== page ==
Scales are available in either full electronic or electromechanical models as well. Full electronic scales are directly supported by multiple load cells typically numbering 6 to 12 cells or more depending on the length of the scale. Electromechanical scales are supported by a series of bearings attached to ends of levers mechanically summing the forces applied to the scale platform. A summed force is applied to a single load cell. Most truck scales today are of the full electronic type simply because they are easier and less expensive to construct. Electromechanical scales are still available from some manufacturers (including keda scales) and offer some unique advantages. The use of a single load cell makes the scale less susceptible to damage from lightning and they require less power to operate which means a simple battery operated weight indicator can be used when power is not available. Disadvantages of the electromechanical scale include the need for periodic maintenance or repair due to the wear in the bearings of the mechanical lever structure and higher initial cost. The full electronic truck scale has a lower initial price and is easier to work on since there is no complex lever system. The individual load cell signals of a full electronic truck scale must be summed to provide the total weight signal to the weight indicator. Summing of the load cell signals normally takes place within one or more junction boxes typically located at or near the scale. Because the outputs normally differ from load cell to load cell, it is necessary to make compensating adjustments which may become lengthy depending on the method used.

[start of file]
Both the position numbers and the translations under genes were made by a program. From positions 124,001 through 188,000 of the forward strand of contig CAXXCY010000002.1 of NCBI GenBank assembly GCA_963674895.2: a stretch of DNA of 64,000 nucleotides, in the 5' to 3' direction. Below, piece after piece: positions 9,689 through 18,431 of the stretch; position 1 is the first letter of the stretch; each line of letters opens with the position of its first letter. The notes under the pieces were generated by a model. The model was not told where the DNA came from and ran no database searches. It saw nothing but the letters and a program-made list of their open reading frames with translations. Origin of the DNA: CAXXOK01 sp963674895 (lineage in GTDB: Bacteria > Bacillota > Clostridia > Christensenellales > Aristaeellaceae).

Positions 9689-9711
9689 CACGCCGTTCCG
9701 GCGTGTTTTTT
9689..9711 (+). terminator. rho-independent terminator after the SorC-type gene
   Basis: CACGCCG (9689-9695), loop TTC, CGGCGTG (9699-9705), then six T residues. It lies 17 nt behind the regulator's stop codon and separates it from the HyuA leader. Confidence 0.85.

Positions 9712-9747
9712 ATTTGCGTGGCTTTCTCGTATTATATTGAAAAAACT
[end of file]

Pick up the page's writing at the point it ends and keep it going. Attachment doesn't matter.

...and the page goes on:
Finally, when choosing a truck scale, consideration should be given to the method of weighbridge restraint used. The weighbridge or scale platform must be constrained so that it does not slide off the supporting structure as a truck enters of leaves the scale. Although there are a number of ways of accomplishing this, the two most common are check rods and bumper bolts. Bumper bolt systems consist of an adjustable rod or bolt or similar device attached to the weighbridge and positioned such that it strikes the adjacent foundation or lower structure preventing further movement of the scale weighbridge. This is an effective and simple means of restraining the weighbridge but, to work properly, it must be periodically adjusted to maintain the proper clearance between the adjacent lower structure or scale foundation and bolt head. As the scale is used, this gap changes and must be adjusted to keep the restraint system operating properly. The check rod type of restraint system is a long thin rod that attaches the weighbridge to the surrounding structure preventing lateral movement of the weighbridge. The ratio between the length of the rod and its diameter is quite large allowing the rod to flex without affecting the accuracy of the scale. Unlike bumper bolts, check rods do not wear and therefore require little or no maintenance.

 

The table below summarizes the advantages and disadvantages of different types of truck scales offered. Remember that each selection of a truck scale requires that you evaluate the various alternatives and choose those which offer the greatest advantages in your specific application. Perhaps the best way of accomplishing this is to contact one of our KEDA scales sales associates for an evaluation of your needs and a site survey or you can send email to us。